Kaftrio helps CF adults build fat stores, boost muscle mass: Study

Findings may have implications for nutritional management

Marisa Wexler, MS avatar

by Marisa Wexler, MS |

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Treatment with Kaftrio (elexacaftor/tezacaftor/ivacaftor) helps increase fat stores in adults with cystic fibrosis (CF), especially those who are underweight, a study found.

Researchers also found small, though statistically significant, increases in muscle mass in patients who started on Kaftrio.

The results showed that Kaftrio mainly affects fat tissues, “and, to a lesser extent, muscle parameters in [adults with] CF,” the researchers wrote.

The findings “may have implications for the future nutritional management of [people with] CF,” they wrote in the study, “Elexacaftor/tezacaftor/ivacaftor influences body composition in adults with cystic fibrosis: a fully automated CT-based analysis,” published in Scientific Reports.

CF is caused by mutations in the gene that provides instructions to make the CFTR protein. Without a functional protein, abnormally thick and sticky mucus builds up in the body. This mucus can block the normal secretion of enzymes needed for digestion, making it harder for the body to extract nutrients from food. As a result, difficulty gaining weight is a common symptom of CF.

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Kaftrio, sold as Trikafta in the U.S., contains a combination of three CFTR modulators, which are medications that can boost the functionality of the faulty CFTR protein in people with certain disease-causing mutations. There’s accumulating data that adults with CF who start on Kaftrio tend to gain weight — but are these patients adding fat stores, putting on muscle mass, or both?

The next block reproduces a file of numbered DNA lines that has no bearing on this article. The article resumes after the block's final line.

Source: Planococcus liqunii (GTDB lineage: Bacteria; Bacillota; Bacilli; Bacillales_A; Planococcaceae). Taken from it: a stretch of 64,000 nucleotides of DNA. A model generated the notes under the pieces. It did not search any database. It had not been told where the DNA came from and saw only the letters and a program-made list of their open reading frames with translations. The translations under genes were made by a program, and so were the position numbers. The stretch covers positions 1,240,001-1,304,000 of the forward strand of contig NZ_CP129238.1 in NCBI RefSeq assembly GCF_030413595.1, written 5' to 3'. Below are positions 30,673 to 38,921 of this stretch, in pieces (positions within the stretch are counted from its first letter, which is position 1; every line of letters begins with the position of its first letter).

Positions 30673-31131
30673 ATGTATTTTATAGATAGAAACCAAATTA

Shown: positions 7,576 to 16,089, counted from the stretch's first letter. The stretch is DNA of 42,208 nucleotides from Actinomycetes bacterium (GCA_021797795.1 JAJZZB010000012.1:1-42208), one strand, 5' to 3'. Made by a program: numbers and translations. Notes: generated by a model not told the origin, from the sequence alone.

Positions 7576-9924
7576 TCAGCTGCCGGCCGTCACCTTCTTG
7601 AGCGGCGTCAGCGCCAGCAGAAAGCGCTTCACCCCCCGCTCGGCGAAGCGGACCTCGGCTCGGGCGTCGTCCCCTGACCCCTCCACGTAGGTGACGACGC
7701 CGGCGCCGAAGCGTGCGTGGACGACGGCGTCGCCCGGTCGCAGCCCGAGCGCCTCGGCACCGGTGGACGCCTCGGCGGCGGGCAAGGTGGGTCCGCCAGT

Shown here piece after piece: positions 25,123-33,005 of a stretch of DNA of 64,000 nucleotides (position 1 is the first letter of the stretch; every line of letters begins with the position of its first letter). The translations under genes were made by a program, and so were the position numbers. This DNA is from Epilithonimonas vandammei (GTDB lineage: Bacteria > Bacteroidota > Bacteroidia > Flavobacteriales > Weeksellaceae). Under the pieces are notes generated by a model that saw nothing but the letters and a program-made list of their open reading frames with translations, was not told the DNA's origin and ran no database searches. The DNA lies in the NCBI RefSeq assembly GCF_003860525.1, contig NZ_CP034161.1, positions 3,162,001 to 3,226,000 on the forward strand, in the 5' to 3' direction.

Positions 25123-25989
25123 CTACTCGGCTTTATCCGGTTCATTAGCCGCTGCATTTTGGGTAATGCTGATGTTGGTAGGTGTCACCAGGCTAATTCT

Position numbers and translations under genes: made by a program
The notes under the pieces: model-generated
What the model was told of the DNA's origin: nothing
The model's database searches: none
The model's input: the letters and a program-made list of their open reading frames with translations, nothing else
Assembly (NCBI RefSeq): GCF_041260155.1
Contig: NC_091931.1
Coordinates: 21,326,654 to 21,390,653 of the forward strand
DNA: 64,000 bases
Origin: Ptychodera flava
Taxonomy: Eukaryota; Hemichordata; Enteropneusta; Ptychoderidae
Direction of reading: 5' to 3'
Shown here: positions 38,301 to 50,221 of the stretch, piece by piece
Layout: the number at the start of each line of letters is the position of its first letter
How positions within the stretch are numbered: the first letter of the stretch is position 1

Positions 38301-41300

To answer that question, a team of scientists in Germany used CT scans of the chest to measure the fat and muscle content in 66 adults with CF before and after starting on Kaftrio.

“We used fully automated CT-based BCA [body composition analysis] to investigate the impact of CFTR modulator therapy on thoracic bone, muscle and adipose [fat] tissues,” the scientists wrote. Chest CT scans, commonly done in CF clinical practice to look at the lungs, can be used to assess body composition as well, they noted.

In line with data from other studies, the study found the patients tended to gain weight after starting on Kaftrio. Prior to treatment, nearly one in three was classified as underweight based on body mass index (BMI, a ratio of weight to height). But after Kaftrio, fewer than one in ten was classified as underweight. Likewise, the number of patients whose BMI classified them as overweight increased from 8% before Kaftrio to 14% with the therapy.

Results from CT scans showed that Kaftrio led to an increase in fat stores. The average total adipose ratio increased by 46%. The increase in body fat stores was especially pronounced in patients who were underweight before starting treatment, the researchers said.

“The highest gains in adipose tissue ratios were observed in individuals [who were] underweight at [Kaftrio] initiation, while [people with] CF with normal-/overweight experienced modest increases of adipose tissue ratios,” they wrote.

There also was a small (less than 2%) increase in muscle ratio after starting Kaftrio. Though this increase was numerically small, analyses suggested it was statistically significant, meaning the result was unlikely to be random chance.

“The marginal gains in muscle ratio were surprising,” the researchers wrote. They noted that, since the study used CT scans of the chest, it may have achieved its results because Kaftrio can improve lung function for eligible CF patients, which could lead to less strain for muscles in the chest. Since they didn’t have data for other parts of the body, they highlighted a need for further investigation.

Kaftrio is sold by Vertex Pharmaceuticals, which was not involved in the study.